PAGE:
Did you know that the phrase “How to pickpocket” is searched 3 times more than “How to avoid pickpockets?” Seems like the bad guys are looking for lessons. So if you want to stay safe on your vacation, you need to learn how to avoid pickpockets and thieves.
Traveling is usually safe, and pickpockets are generally not violent. They rely instead on petty crime in crowded places that offer a quick exit. But having things stolen can ruin your trip. So, while I always advocate you expect the best, you also need to plan for the worst, develop some situational awareness, and learn to avoid pickpockets.
We think of pickpockets in crowded tourist locations like around the Eiffel Tower in Paris, the Piazza San Marco in Venice, or in train and bus stations. However, pickpockets are everywhere, including in US cities, large and small.
They look for people who are distracted, burdened with too much luggage, or look like they might have something of value with them. They’re skilled, and you’ll rarely notice them fishing inside your pockets and bags.
So, no matter where you go, learning how to avoid being pickpocketed is important.
I want you to have the BEST time on your trip, feel safe and secure while you’re enjoying yourself, and return home with only the best memories to share. To do this, common sense will help, but planning ahead is your best defense.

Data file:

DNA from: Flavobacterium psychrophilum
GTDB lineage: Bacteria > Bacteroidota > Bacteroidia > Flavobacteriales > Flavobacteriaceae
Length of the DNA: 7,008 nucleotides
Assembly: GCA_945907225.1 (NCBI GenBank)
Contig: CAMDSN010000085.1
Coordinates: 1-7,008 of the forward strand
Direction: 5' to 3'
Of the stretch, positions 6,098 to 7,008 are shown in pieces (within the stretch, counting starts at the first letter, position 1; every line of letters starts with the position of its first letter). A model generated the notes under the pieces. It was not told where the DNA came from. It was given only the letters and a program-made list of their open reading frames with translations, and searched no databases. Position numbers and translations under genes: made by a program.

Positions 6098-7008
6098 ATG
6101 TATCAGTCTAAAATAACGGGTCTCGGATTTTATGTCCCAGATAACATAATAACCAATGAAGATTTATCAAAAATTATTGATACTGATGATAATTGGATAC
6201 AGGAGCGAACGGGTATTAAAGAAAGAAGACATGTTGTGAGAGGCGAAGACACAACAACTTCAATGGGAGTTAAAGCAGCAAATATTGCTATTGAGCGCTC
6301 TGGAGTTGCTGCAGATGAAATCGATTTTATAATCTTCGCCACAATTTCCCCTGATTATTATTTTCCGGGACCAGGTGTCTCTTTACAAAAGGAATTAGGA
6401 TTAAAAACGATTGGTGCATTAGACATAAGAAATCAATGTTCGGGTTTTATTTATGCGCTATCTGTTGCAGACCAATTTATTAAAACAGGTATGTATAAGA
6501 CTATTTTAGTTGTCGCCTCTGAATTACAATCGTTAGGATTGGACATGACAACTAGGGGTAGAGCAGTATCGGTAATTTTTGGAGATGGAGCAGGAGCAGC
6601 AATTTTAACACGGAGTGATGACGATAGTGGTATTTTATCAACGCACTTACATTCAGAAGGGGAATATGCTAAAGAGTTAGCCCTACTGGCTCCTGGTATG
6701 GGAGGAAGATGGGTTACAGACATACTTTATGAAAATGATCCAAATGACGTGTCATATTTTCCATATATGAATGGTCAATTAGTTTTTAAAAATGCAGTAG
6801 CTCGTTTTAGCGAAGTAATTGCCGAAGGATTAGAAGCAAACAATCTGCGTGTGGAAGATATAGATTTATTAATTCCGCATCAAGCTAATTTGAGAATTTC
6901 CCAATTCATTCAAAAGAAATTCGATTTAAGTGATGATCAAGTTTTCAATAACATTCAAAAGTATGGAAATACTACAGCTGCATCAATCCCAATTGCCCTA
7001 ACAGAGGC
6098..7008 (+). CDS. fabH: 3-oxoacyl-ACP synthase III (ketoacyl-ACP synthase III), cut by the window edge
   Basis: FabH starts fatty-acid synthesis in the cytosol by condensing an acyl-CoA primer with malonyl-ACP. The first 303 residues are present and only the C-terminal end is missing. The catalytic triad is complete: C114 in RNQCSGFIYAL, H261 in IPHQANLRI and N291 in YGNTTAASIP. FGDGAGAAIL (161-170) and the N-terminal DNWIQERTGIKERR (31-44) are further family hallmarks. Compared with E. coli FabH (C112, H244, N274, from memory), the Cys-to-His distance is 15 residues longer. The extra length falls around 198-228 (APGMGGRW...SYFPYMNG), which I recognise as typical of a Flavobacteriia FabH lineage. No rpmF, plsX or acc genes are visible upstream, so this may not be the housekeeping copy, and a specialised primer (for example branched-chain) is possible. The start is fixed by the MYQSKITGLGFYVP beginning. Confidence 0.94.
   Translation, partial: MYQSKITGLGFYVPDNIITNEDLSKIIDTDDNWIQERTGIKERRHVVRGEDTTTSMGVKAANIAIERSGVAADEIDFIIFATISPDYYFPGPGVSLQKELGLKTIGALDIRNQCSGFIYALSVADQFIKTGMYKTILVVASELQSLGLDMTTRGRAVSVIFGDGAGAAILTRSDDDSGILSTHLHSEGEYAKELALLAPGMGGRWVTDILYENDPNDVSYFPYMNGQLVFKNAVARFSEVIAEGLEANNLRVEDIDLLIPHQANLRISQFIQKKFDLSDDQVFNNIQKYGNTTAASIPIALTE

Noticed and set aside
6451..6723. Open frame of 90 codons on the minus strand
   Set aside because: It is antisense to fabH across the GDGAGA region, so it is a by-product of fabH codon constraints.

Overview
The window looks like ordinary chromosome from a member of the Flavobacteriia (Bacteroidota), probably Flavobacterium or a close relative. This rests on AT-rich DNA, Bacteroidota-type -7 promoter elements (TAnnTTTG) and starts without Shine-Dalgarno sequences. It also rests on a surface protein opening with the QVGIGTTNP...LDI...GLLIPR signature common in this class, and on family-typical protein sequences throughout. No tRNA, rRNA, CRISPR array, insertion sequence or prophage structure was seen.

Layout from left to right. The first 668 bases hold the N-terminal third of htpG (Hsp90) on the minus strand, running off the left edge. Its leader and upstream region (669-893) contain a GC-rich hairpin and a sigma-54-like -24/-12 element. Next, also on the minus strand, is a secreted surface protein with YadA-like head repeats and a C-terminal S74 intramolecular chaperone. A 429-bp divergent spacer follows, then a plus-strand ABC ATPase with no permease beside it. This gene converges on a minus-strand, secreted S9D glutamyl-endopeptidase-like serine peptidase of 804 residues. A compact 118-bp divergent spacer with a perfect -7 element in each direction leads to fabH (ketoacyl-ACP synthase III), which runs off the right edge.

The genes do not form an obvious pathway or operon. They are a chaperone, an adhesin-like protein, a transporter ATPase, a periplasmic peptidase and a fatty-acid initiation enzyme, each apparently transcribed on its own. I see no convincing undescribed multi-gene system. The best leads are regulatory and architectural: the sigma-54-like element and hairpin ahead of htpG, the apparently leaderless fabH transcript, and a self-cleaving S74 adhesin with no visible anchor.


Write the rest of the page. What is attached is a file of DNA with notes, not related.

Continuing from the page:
The only time I’ve experienced theft while traveling was having some costume jewelry taken out of my hotel room in Virginia. I've never had a problem with pickpockets, even after years of travel.
But there's always a first time, so I practice these tips myself on every trip.
Prepare Before You Go
Learn about your location's risks ahead of time. That's one of the best ways to avoid pickpockets and other types of petty theft while traveling.
By taking some time to research your destination, you can learn about the common tactics pickpockets use in the area, as well as the neighborhoods and areas that are more prone to crime. You want to be aware of the potential risks.
Here are some easy ways to research the safety of your destination:
- Look up crime statistics. Many cities and countries publish crime statistics online. By looking up these statistics, you can get a sense of which areas to avoid.